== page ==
Thanks to so many of you for responding to the new polling feature on our home page. Your responses reveal some interesting and often surprising results.
In the first poll from this summer, we asked if you were having trouble with just federal student loans, just private loans, or both. About one-third of the approximately 300 borrowers responding said that they were struggling with both federal and private loans. “Just federal loans” came in second, followed not too far behind by “just private loans.” Only a small percentage of respondents stated that they didn’t know what type of loan they had.
We would like to hear from all of you, but particularly those of you struggling with both federal and private loans. For example, we want to know when you took out these private loans. The private student loan market is not nearly as big as it was during the subprime credit heyday, but as this poll shows, there are still many borrowers (and co-signers) getting these loans and struggling to repay. On the other hand, if you are struggling with federal loans, have you looked into some of the flexible repayment options?
In our second poll, we asked if those having trouble repaying student loans had completed their educations. About three-quarters of almost 250 respondents said that they had completed their education, but were still struggling to repay loans. We have previously written about how little research there is on why borrowers default. However, the research that does exist consistently points to lack of completion as the major risk factor for default. These results show a more complicated picture. Most important, it is troubling to see how many borrowers that have completed their educations are also struggling. On this same theme, in response to our third poll, about three-quarters of just over 250 respondents said that they were working full-time, but having trouble repaying student loans. We know that borrowers with lower incomes and unemployed borrowers are often in severe financial distress, but it is sobering to see how many full-time workers are also having trouble repaying student loans.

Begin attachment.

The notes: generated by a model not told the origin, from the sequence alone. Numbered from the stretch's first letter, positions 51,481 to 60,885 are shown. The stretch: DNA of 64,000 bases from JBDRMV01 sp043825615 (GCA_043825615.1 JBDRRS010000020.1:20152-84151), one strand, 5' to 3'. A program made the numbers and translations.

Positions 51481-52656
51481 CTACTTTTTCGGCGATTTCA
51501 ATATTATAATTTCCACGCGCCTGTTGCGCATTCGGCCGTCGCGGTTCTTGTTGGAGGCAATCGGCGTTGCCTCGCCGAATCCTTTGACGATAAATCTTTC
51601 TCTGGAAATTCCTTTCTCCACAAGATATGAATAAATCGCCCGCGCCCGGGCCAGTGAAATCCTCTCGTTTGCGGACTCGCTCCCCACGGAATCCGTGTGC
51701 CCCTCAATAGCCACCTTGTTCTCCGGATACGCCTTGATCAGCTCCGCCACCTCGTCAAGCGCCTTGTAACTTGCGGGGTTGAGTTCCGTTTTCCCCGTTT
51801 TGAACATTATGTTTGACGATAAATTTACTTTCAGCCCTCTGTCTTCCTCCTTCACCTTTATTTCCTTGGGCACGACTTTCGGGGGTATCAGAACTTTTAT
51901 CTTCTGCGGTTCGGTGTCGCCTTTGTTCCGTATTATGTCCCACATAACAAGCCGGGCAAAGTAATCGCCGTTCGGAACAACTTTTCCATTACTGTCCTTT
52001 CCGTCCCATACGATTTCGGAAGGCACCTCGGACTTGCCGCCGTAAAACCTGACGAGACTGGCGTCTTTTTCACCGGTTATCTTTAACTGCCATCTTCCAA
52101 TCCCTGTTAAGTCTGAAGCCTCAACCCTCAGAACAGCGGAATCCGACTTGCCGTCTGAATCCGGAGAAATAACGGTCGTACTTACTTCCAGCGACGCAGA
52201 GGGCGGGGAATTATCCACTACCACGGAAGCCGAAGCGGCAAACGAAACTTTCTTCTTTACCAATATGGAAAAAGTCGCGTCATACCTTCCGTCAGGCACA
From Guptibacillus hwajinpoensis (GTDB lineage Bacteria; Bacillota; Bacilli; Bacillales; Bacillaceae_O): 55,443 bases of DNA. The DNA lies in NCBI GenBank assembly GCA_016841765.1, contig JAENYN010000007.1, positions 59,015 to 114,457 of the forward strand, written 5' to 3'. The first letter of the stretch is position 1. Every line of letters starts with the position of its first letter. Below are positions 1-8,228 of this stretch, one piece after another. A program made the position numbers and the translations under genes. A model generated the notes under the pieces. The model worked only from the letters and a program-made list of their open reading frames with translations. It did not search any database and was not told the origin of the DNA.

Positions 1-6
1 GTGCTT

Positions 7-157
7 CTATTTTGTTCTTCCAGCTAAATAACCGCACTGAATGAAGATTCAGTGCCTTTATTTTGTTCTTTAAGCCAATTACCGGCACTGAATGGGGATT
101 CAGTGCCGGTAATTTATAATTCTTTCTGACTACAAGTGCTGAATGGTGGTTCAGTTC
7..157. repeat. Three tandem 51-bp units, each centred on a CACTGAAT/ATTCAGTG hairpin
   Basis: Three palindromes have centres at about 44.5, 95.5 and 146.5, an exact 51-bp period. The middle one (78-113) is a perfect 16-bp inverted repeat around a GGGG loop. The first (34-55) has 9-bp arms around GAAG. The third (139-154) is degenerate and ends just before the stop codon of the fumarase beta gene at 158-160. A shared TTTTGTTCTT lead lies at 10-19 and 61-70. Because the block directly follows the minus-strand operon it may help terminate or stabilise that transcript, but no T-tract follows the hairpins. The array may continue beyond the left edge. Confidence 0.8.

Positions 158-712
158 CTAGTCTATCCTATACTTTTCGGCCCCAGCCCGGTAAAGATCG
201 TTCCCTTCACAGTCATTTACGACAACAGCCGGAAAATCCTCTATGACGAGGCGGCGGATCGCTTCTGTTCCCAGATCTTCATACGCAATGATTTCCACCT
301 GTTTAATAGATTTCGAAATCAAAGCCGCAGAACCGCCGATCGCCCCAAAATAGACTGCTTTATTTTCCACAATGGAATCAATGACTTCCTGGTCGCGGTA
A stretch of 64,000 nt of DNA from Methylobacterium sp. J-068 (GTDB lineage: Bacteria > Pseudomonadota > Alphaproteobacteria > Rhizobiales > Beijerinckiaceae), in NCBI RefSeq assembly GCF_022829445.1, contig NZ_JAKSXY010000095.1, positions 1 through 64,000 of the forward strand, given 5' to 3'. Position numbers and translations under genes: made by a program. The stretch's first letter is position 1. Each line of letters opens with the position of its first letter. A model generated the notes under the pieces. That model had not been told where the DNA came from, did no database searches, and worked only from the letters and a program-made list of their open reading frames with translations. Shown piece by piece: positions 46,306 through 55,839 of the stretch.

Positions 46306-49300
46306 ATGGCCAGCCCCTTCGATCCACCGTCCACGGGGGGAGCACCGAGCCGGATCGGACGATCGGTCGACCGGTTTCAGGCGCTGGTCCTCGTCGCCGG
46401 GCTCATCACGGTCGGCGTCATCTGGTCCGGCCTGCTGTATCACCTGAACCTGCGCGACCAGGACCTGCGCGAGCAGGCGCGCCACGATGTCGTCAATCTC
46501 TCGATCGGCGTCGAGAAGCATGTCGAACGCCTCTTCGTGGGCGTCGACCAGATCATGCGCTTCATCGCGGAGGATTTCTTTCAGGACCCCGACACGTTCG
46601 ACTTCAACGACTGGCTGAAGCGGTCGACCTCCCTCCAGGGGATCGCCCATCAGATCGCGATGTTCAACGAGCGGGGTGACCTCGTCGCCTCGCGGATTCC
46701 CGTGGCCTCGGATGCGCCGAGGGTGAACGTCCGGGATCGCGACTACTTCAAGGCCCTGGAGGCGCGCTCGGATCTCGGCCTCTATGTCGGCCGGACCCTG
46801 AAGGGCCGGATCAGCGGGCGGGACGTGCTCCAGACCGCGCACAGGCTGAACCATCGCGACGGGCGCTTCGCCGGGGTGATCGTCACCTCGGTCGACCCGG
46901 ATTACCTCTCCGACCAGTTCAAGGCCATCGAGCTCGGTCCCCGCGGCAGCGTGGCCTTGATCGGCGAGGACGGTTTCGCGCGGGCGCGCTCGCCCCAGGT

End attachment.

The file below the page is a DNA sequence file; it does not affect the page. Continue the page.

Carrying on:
Among other issues to consider, these results show how difficult it is to rely on college completion or even full employment to resolve student loan debt problems. The results also highlight the disconnect between federal loan relief options such as unemployment deferments and income-based repayment and consumers. We know from our experience representing low-income borrowers that very few know about these options. It’s important for the government to do more outreach (once the government is open again) but this is not enough. Many borrowers do not enroll in these programs because servicers and collectors give them inaccurate information or simply fail to tell them about the range of options. Others enroll in programs like IBR, but lose the benefits somewhere along the way.
An important first step is to ensure that servicers sand collectors know what they’re doing, that the government engages in rigorous oversight, and that monetary incentives align with borrower interests. To that end, we are asking in our fourth poll if you know who your servicer is? So far, most of you have said that you do. That’s great news. We hope you will review the information on our web site and on the Department’s web site and communicate with your servicer to make sure that they are following the law and helping you stay out of financial distress.